Deep in the West Texas sand dunes is something that some say could threaten the state's oil and gas production: A tiny lizard. But it's not just any lizard: It's a dunes sagebrush lizard, also known as the sand dune lizard.
This little brown reptile is a concern for state officials, who hope that federal officials don't designate it an endangered species. That, they say, could disrupt oil and gas exploration in the heart of Texas' oil country, leading to higher gas prices and shrinking dollars for schools.
"It's reptile dysfunction," said Texas Land Commissioner Jerry Patterson, who oversees the permanent school and university funds, which get money from royalties and leases on some of the potentially affected land. "It has the potential to bring oil exploration and production to a halt."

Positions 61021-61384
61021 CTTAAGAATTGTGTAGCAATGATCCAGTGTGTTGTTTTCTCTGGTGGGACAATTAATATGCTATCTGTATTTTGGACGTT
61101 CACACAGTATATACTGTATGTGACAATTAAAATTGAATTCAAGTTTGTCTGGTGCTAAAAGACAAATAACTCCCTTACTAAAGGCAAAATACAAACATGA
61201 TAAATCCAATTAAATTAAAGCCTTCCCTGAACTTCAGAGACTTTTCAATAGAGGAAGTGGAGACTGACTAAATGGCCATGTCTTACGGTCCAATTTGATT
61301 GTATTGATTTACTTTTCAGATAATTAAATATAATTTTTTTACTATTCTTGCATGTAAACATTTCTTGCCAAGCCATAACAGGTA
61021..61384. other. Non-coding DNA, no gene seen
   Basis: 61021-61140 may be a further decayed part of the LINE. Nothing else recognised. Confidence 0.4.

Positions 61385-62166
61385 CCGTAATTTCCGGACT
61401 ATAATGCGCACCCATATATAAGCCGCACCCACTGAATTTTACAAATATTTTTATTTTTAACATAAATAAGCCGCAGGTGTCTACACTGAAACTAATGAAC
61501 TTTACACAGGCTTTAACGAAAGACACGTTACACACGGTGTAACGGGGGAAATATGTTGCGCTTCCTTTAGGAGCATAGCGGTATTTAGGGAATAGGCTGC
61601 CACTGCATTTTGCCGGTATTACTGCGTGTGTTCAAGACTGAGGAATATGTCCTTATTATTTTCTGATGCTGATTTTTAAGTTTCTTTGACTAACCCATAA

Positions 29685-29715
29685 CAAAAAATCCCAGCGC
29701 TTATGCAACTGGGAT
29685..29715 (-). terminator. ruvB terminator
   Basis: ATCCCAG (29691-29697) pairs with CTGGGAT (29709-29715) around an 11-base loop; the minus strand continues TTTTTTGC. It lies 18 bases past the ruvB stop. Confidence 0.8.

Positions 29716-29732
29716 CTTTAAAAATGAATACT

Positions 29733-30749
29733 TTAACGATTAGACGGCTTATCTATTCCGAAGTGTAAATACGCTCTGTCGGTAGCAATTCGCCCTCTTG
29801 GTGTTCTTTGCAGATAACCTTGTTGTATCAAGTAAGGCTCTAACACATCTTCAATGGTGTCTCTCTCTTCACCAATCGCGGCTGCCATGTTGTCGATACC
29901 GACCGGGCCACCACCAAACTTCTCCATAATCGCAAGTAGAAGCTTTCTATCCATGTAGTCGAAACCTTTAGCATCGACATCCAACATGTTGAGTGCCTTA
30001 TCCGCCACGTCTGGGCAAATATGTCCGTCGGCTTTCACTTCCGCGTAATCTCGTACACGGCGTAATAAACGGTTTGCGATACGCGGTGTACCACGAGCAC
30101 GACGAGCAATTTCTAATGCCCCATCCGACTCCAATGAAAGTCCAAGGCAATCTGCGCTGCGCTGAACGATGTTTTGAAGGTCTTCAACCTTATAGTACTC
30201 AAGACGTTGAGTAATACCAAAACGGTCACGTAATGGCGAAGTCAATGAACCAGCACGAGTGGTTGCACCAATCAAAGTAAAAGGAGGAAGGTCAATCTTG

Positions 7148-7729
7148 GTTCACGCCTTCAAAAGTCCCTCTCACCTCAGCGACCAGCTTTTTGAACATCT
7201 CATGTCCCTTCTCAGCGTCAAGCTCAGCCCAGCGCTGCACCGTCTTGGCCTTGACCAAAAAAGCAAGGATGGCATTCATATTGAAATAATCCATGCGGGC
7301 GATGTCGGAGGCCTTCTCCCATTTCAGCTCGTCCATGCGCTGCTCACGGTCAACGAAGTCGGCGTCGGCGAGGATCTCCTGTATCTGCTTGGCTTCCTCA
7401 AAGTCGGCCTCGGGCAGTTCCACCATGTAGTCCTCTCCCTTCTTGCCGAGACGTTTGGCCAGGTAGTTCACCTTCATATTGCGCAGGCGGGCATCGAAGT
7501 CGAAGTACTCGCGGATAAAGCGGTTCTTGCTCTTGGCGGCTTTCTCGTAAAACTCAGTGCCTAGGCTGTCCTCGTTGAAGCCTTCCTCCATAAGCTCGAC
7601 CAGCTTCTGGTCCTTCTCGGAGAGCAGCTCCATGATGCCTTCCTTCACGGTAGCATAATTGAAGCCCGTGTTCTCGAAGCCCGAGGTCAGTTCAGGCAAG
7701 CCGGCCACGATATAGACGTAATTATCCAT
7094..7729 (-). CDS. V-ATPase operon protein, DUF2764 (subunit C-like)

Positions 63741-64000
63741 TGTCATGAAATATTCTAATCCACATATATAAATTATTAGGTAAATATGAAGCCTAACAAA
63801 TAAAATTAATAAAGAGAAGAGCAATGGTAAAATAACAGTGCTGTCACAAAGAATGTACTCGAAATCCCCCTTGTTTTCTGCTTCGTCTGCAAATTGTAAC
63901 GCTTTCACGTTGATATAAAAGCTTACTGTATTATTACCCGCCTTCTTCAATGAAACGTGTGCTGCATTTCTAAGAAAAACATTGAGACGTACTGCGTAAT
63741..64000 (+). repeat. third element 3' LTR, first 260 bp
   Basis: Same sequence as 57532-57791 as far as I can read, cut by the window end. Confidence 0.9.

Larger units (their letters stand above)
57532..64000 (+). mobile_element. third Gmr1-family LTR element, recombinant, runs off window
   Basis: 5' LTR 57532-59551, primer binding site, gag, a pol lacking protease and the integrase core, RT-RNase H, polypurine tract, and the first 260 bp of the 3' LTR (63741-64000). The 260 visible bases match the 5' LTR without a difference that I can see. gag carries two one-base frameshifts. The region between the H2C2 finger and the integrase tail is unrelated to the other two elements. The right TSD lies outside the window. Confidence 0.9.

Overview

The U.S. Fish and Wildlife Service, which has had the issue before it for about a decade, is considering protections because oil and gas exploration and ranching are shrinking the lizard's habitat. A decision could come by year's end.